After asking me about my theology, which I described as progressive, that is, open to a variety of perspectives and willing to grow by dialogue with others, the next few questions which took up the majority of the program were basically in and out, true and false, orthodoxy and apostasy quizzes: “Are you the head of your house?” My response about egalitarian relationships of women and men, and in my marriage, didn’t satisfy him and neither did my response to “Are you the spiritual head of your house?” Those were the easy ones, and in his mind, I am sure I flunked both. I suspect, smelling a chance to publically defeat or shame another apostate, the next question was something like “Do you approve of same sex marriages?” I responded “yes” and that led to the typical comments about biblical authority. We proceeded to go into the issue of abortion and my refusal to describe it as “sin,” despite my attempt at a nuanced answer involving social policy and economic justice, was also unsatisfactory. Needless to say, I fielded a barrage of questions from the host and callers about the validity of my call to ministry, understanding of scripture, and spiritual leadership. I made a good target and am sure that I was the type of progressive that was “red meat” for his audience.
I maintained a cool presence, but as one of the theme songs for his show from Tom Petty asserts, “I won’t back down!” I tried to find middle ground and share my appreciation for his work, but none was to be found, nor did my attempts at spiritual fellowship among Christian brothers go anywhere. The sad thing about dealing with many conservatives, members of the Tea Party, and Biblical literalists, is that everything is black and white and true and false. There is no middle ground, for meeting in the middle ground means surrendering the truth. I have always found a different approach more helpful, one that I first read in Reinhold Niebuhr, to the effect that we should look for the truth in our neighbor’s falsehood and the falsehood in our own truth. I didn’t continue listening after my segment ended. I took a walk around the seminary neighborhood to release my adrenaline. I am not particularly curious about whether my orthodoxy and call to ministry continued to be a subject of discussion.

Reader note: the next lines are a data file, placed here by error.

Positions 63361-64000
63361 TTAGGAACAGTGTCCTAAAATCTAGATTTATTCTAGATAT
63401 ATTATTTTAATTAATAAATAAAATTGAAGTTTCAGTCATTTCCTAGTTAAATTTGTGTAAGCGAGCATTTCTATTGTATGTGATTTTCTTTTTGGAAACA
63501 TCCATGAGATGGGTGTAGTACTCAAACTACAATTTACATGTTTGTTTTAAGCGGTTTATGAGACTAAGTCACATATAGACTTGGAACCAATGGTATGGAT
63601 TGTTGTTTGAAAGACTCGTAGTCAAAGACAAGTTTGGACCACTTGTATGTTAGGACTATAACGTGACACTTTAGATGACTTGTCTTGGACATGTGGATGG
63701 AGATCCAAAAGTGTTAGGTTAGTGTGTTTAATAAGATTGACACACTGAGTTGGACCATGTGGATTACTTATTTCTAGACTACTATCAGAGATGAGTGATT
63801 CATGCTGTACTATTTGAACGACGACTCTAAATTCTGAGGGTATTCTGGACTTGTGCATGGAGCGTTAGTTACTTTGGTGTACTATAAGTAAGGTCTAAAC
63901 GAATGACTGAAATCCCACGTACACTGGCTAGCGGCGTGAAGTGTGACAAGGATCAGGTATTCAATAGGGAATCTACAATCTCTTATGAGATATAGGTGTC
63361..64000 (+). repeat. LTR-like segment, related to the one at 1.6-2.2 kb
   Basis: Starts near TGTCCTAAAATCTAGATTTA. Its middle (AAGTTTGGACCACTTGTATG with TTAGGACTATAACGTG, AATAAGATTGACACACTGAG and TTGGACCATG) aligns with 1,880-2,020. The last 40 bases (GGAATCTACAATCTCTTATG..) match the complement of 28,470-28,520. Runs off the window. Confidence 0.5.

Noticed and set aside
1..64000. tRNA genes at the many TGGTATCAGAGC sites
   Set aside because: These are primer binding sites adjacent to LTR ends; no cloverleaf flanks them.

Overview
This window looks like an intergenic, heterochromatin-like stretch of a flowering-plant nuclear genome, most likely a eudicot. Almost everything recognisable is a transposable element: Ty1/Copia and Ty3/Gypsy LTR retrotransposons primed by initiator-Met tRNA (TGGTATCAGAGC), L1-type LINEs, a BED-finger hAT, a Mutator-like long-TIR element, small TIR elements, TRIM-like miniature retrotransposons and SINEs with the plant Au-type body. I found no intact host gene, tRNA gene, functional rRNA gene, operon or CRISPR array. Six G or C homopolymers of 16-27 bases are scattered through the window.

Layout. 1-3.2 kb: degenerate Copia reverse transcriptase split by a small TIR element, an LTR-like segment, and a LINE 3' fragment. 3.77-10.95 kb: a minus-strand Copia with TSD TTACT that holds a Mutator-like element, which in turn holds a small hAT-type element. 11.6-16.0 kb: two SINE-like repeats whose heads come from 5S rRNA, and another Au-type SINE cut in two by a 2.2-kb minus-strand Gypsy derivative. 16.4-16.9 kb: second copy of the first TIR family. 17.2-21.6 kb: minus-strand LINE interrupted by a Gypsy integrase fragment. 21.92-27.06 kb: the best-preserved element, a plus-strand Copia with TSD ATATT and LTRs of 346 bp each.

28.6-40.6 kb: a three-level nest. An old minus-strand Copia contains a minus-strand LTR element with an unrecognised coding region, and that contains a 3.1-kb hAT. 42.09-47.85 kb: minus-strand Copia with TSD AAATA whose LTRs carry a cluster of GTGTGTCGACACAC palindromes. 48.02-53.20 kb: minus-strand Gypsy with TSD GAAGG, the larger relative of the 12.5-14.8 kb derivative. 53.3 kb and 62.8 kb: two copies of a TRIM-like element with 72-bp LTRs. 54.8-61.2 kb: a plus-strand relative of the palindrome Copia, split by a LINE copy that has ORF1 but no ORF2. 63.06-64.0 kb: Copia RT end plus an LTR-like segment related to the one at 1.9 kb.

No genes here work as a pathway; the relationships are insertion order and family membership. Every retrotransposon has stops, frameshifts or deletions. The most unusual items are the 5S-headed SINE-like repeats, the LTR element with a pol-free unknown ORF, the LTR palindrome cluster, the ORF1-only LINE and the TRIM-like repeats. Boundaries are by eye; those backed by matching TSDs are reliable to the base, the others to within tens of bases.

Being a public theologian can be fun. I suspect that in the future I will research my invitations a bit more carefully before agree to go on the air. Sharing your vision in the media can lead to challenges and also the excitement of adventures in ideas and spiritual growth.
 Healing Marks is one of four texts I’ve written on healing and wholeness. The others are God’s Touch: Faith, Wholeness, and the Healing Miracles of Jesus (Westminster/John Knox), Healing Worship: Purpose and Practice (Pilgrim); and Reiki Healing Touch and the Way of Jesus, written with Kate Epperly (Northstone).
 My program can be archived at http://www.onfaithonline.tv/darkwoodbrew/episodes/#/?ep-id=52816342
Bruce Epperly is a theologian, spiritual guide, pastor, and author of twenty two books, including Process Theology: A Guide to the Perplexed, Holy Adventure: 41 Days of Audacious Living, Philippians: An Interactive Bible Study, and The Center is Everywhere: Celtic Spirituality for the Postmodern Age. His most recent text is Emerging Process: Adventurous Theology for a Missional Church. He also writes regularly for the Process and Faith Lectionary and Patheos.com. He is currently serving as Visiting Professor of Process Studies at Claremont School of Theology and Claremont Lincoln University. He may be reached at firstname.lastname@example.org for lectures, workshops, and retreats.